## Podcast Beta

## Questions and Answers

What is the consequence of rejecting a true null hypothesis?

What is the typical value of alpha (α) in hypothesis testing?

What is the effect of a larger sample size on Type I Error?

What is the result of a smaller significance level (α) in hypothesis testing?

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What is the definition of a Type I Error?

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How can Type I Error be minimized?

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What can be said about a one-to-one function?

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What is the inverse function of f denoted as?

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What is true about the domain and range of a one-to-one function?

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What is the purpose of the inverse function of f?

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What type of function has an inverse function?

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## Study Notes

### Hypothesis Testing: Type I Error

**Definition:**
A Type I Error occurs when a true null hypothesis is rejected, resulting in a false positive.

**Also known as:**

- Alpha (α) error
- False positive error

**Consequences:**

- Rejection of a true null hypothesis can lead to incorrect conclusions and misguided decisions
- Resources may be wasted on pursuing a non-existent effect or relationship
- False claims can be made, damaging credibility and trust

**Probability of Type I Error:**

- Represented by the Greek letter alpha (α)
- Typically set to 0.05, indicating a 5% chance of rejecting a true null hypothesis
- The smaller the α, the lower the probability of a Type I Error, but the higher the probability of a Type II Error (failing to reject a false null hypothesis)

**Factors affecting Type I Error:**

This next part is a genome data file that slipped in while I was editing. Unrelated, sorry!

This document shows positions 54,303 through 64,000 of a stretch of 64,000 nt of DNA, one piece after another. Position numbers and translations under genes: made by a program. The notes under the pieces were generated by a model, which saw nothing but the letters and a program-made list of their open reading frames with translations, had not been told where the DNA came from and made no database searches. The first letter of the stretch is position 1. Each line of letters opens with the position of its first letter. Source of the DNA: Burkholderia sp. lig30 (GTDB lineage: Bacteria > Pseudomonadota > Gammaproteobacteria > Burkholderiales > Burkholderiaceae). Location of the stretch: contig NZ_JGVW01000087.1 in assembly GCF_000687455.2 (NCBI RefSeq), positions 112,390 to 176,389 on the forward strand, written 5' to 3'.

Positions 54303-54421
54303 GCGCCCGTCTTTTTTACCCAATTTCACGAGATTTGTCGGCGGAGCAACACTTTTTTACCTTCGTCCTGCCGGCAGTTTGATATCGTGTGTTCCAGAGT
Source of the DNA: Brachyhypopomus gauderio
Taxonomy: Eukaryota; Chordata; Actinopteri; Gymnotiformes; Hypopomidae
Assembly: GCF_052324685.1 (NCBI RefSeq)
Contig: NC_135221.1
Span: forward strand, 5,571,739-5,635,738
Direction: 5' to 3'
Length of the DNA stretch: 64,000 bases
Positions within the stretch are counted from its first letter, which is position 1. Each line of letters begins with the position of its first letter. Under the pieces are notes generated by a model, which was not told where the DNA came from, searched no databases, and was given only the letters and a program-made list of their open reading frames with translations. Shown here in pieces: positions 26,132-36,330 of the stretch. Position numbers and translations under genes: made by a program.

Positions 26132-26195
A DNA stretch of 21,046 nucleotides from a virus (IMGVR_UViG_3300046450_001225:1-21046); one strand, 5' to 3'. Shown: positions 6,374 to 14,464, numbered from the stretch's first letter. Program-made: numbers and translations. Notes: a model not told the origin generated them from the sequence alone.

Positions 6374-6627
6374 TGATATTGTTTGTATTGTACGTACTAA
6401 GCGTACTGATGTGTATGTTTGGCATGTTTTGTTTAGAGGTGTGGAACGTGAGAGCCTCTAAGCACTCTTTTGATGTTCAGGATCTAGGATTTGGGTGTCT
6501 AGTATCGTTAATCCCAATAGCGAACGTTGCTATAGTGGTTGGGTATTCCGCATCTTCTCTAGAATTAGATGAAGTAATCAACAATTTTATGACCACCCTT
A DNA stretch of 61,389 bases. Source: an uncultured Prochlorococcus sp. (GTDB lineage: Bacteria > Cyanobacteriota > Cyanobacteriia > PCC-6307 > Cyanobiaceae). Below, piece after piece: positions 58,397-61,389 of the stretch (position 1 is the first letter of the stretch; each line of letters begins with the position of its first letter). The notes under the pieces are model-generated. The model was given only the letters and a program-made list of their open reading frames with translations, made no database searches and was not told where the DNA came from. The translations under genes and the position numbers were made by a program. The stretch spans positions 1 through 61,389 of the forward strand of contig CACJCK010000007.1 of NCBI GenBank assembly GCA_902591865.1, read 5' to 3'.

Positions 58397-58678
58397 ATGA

- Sample size: Larger samples increase the likelihood of detecting a true effect, but also increase the risk of Type I Error
- Significance level (α): A smaller α reduces the risk of Type I Error, but increases the risk of Type II Error
- Test statistic and p-value: A p-value below α indicates a statistically significant result, but does not guarantee the absence of a Type I Error

**Minimizing Type I Error:**

- Use a conservative significance level (α) to reduce the risk of Type I Error
- Use multiple tests and replication to verify results
- Consider the consequences of a Type I Error and adjust the significance level accordingly

### Type I Error

- Occurs when a true null hypothesis is rejected, resulting in a false positive
- Also known as Alpha (α) error or False positive error

### Consequences of Type I Error

- Leads to incorrect conclusions and misguided decisions
- Wastes resources on pursuing a non-existent effect or relationship
- Damages credibility and trust with false claims

### Probability of Type I Error

- Represented by the Greek letter alpha (α)
- Typically set to 0.05, indicating a 5% chance of rejecting a true null hypothesis
- A smaller α reduces the probability of Type I Error, but increases the probability of Type II Error

### Factors Affecting Type I Error

- Larger samples increase the likelihood of detecting a true effect, but also increase the risk of Type I Error
- A smaller α reduces the risk of Type I Error, but increases the risk of Type II Error
- A p-value below α indicates a statistically significant result, but does not guarantee the absence of a Type I Error

### Minimizing Type I Error

- Use a conservative significance level (α) to reduce the risk of Type I Error
- Use multiple tests and replication to verify results
- Consider the consequences of a Type I Error and adjust the significance level accordingly

### Inverse Function of a One-to-One Function

- A one-to-one function, f, has a unique output (y) for each input (x) in its domain.
- For every y in the range of f, there is exactly one x in the domain of f that corresponds to it.
- The inverse function of f, denoted as f-1, is the correspondence from the range of f back to the domain of f.
- The inverse function f-1 reverses the direction of correspondence, taking each y in the range back to its unique corresponding x in the domain.

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## Description

Understand the concept of Type I Error, also known as Alpha error or False positive error, in hypothesis testing, including its consequences and probability.